And do any of these rotund burghers
feel the hair on their heads
rising to the occasion
while Tulp unravels my fibres,
warp from weft, untangles
vein and artery, muscle and sinew
like live, earth and neutral...
The most remarkable thing about this poem is that the speaker is no-one visible in the painting, or observing it, but rather the ghost of a petty criminal aching to be immortalised by his own ‘dissolution’ under the surgeon’s knife. Chameleon as well as vivisectionist, Mooney is able to wear the skins of others as convincingly as his own, displaying not only technical expertise in his work with various personas, but also compassion, humour and a deceptively light touch with vernacular speech.
The first section of Grub demonstrates the range of Mooney’s interests. Like the jazzmen in 'Through the Jazz Window' ‘… digging their rhythms out of/pure light …', he seems able to riff on nearly any theme from ‘Anna Akhmatova’s Funeral’, to ‘A True History of Atlantis’.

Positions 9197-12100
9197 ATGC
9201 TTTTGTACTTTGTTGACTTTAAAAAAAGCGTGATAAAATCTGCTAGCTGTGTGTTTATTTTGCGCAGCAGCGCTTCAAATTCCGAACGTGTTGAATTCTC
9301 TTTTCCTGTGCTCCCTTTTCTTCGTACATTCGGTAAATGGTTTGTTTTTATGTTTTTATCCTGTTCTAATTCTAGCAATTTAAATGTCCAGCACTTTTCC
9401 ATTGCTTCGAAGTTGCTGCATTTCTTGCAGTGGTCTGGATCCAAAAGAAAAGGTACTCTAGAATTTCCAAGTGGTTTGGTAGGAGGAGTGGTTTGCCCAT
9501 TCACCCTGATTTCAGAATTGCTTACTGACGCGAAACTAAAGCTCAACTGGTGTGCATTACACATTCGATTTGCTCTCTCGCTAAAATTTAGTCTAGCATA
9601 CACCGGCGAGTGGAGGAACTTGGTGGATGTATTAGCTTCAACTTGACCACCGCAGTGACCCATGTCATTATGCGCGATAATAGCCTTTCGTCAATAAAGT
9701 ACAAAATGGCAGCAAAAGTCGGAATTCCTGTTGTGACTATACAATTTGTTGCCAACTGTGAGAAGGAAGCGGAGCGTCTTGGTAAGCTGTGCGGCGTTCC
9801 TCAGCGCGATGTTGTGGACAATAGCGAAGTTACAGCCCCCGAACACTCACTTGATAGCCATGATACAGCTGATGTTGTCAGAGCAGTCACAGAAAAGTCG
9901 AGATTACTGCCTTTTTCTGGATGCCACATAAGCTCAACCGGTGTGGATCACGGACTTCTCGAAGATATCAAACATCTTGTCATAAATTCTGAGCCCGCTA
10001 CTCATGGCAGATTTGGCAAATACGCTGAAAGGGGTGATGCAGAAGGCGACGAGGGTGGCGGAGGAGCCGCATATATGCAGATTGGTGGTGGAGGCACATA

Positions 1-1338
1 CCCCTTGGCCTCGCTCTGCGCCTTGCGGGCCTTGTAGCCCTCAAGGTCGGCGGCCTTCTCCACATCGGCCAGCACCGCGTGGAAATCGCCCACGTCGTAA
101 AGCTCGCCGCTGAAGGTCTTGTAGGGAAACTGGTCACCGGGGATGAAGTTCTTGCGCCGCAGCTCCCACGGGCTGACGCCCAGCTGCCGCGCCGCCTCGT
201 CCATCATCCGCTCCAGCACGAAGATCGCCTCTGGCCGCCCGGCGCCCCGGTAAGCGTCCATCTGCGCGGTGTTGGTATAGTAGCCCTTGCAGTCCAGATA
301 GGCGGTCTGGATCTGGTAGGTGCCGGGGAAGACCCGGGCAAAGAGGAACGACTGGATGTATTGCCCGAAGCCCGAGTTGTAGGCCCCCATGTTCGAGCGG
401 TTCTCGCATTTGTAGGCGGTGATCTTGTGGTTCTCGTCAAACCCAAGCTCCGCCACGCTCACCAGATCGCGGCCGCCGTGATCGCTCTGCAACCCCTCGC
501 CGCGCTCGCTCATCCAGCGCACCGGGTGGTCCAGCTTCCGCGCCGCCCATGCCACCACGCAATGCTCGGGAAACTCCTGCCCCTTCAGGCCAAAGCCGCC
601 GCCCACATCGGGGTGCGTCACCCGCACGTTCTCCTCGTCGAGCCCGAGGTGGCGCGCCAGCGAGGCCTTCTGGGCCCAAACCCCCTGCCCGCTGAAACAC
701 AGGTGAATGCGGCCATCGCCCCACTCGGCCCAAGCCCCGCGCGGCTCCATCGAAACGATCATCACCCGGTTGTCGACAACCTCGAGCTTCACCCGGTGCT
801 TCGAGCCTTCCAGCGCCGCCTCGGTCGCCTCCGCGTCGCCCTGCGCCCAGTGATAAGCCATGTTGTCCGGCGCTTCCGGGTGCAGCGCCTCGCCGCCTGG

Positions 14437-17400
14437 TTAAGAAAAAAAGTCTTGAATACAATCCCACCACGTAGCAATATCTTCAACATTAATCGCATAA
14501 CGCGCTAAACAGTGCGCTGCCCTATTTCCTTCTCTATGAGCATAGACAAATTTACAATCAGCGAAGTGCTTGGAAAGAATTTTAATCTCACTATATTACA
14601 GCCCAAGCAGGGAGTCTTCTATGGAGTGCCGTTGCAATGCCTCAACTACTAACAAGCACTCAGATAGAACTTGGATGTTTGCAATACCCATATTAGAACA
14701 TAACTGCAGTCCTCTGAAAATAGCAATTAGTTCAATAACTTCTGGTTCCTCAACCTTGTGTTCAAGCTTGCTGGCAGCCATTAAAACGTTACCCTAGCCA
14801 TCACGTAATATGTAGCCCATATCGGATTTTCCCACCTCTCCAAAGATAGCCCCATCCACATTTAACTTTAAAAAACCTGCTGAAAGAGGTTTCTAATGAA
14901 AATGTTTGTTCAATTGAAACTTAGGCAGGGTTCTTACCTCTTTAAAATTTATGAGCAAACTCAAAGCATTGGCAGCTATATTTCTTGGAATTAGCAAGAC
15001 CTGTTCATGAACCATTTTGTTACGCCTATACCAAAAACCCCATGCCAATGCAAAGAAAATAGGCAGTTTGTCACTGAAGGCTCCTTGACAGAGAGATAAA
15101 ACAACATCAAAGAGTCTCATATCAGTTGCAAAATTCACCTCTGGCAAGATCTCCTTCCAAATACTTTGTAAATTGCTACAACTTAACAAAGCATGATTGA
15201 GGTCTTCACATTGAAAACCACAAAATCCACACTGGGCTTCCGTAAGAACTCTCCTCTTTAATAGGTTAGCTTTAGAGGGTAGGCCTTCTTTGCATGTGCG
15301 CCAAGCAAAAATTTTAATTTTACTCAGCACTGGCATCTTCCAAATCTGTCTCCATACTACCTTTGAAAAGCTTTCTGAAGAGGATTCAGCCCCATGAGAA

Poems like ‘The Man Who Ate Crow’, however, deploy his skill as a wordsmith to accentuate the stark diminishment of lives led in poverty. ‘King William Park’, for example, a poem about an alcoholic homeless woman, ends with the tautly surreal lines:
In daylight almost everything says DRINK ME.
The moon’s policemen batter me awake.
The second section of Grub develops this combination of social awareness and verbal dexterity into a virtuoso narrative sequence of poems set in the underbelly of London.
Here rent boys, Irish immigrants and punk buskers collide with the ghosts of ‘God’s banker’ Robert Calvi, the drowned dancers of the shipwrecked Marchioness, and an Inspector investigating the death of an MP in sexual circumstances. Undoubtedly contributing to the success of Grub, the originality and daring of this modern ‘Beggars Opera’ also developed the dramatic skills seen in Brecht, skills which Mooney has since put to work with various theatre companies.
In Mooney’s later collections his roving poetic eye often settles closer to his own backyard, or his own body. In ‘Two Pages from a Travel Diary’, a poem in Rasputin and his Children for example, the speaker sits on a plane, unsure how to react to the news that his partner is pregnant: